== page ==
Trump Urges Supporters in North Carolina to Illegally Vote Twice to Test the System

President Donald Trump on Wednesday urged supporters to illegally vote twice in North Carolina to test their voting system.

"They are going to have to check their vote by going to the poll and voting that way because if it tabulates, then they won't be able to do that," Trump said. "So let them send it in, and let them go vote. And if their system is as good as they say it is, then obviously they won't be able to vote. If it isn't tabulated, they will be able to vote. So that's the way it is, and that's what they should do."

Trump said the call was in response to his complaints about mail voting.

"At the same time, we're in court with a lot of it. We're going to see if it can be stopped," he said. "But send your ballots, send them in strong, whether it's solicited or unsolicited. The absentees are fine. But go to vote and if they haven't counted it, you can vote. That's the way I view it."

North Carolina law says it is illegal for someone to vote twice, and for someone to “induce another to do so.”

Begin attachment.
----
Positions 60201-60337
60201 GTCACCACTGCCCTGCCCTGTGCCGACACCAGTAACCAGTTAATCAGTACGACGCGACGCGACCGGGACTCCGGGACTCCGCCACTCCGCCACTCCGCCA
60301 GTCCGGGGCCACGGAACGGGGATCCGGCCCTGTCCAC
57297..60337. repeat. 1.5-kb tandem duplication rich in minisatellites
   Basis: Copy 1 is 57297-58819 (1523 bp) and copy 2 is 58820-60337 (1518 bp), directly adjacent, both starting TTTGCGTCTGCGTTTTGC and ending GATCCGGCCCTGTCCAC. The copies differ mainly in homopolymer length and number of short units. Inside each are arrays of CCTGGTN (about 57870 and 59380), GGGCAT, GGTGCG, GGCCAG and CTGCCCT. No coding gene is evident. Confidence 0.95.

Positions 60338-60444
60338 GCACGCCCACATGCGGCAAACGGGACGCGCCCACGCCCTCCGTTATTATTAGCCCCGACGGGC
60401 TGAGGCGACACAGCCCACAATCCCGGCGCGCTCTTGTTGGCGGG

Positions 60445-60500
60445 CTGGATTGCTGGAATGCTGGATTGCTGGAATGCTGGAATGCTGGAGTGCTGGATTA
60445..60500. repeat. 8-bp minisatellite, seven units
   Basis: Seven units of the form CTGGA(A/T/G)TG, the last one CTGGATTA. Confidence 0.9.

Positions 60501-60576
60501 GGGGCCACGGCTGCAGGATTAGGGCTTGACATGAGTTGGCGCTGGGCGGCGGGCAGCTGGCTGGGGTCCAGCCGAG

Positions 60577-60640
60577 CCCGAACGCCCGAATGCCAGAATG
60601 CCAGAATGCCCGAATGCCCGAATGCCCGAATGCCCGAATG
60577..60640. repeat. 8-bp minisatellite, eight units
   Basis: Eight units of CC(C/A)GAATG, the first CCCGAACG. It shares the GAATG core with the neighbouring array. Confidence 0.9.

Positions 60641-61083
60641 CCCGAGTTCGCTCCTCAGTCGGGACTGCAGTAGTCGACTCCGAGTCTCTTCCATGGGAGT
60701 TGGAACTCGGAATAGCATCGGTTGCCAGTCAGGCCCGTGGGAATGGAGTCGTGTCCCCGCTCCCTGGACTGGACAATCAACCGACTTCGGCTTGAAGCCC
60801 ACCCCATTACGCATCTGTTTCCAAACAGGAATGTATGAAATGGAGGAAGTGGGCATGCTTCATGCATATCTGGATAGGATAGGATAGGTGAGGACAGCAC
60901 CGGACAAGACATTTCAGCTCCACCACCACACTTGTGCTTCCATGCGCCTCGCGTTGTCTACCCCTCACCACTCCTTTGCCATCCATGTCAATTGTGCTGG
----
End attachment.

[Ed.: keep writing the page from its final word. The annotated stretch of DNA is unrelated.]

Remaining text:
Bill Barr claims he doesn’t know if it’s legal:

Attorney General Bill Barr tried to defend the comments on CNN.

"Well, I don't know exactly what he was saying," Barr said. "But it seems to me what he's saying is he's trying to make the point that the ability to monitor this system is not good and if it was so good, if you tried to vote a second time, you would be caught if you voted in-person."

"That would be illegal if somebody mailed in a ballot and then actually showed up to vote in person,” host Wolf Blitzer pointed out. “That would be illegal.”

"I don't know what the law in the particular state says," Barr claimed.

"Is there any state that says you can vote twice?" Blitzer asked.

It is definitely illegal:

"Today, President Trump outrageously encouraged NCians to break the law in order to help him sow chaos in our election," said North Carolina Attorney General Josh Stein. "Make sure you vote, but do NOT vote twice!"

North Carolina Board of Elections spokesman Patrick Gannon told The New York Times that the system would prevent anyone from voting twice. Only their first vote would be counted but the second one would be invalidated.

"Intentional willful double voting is a felony," he added.


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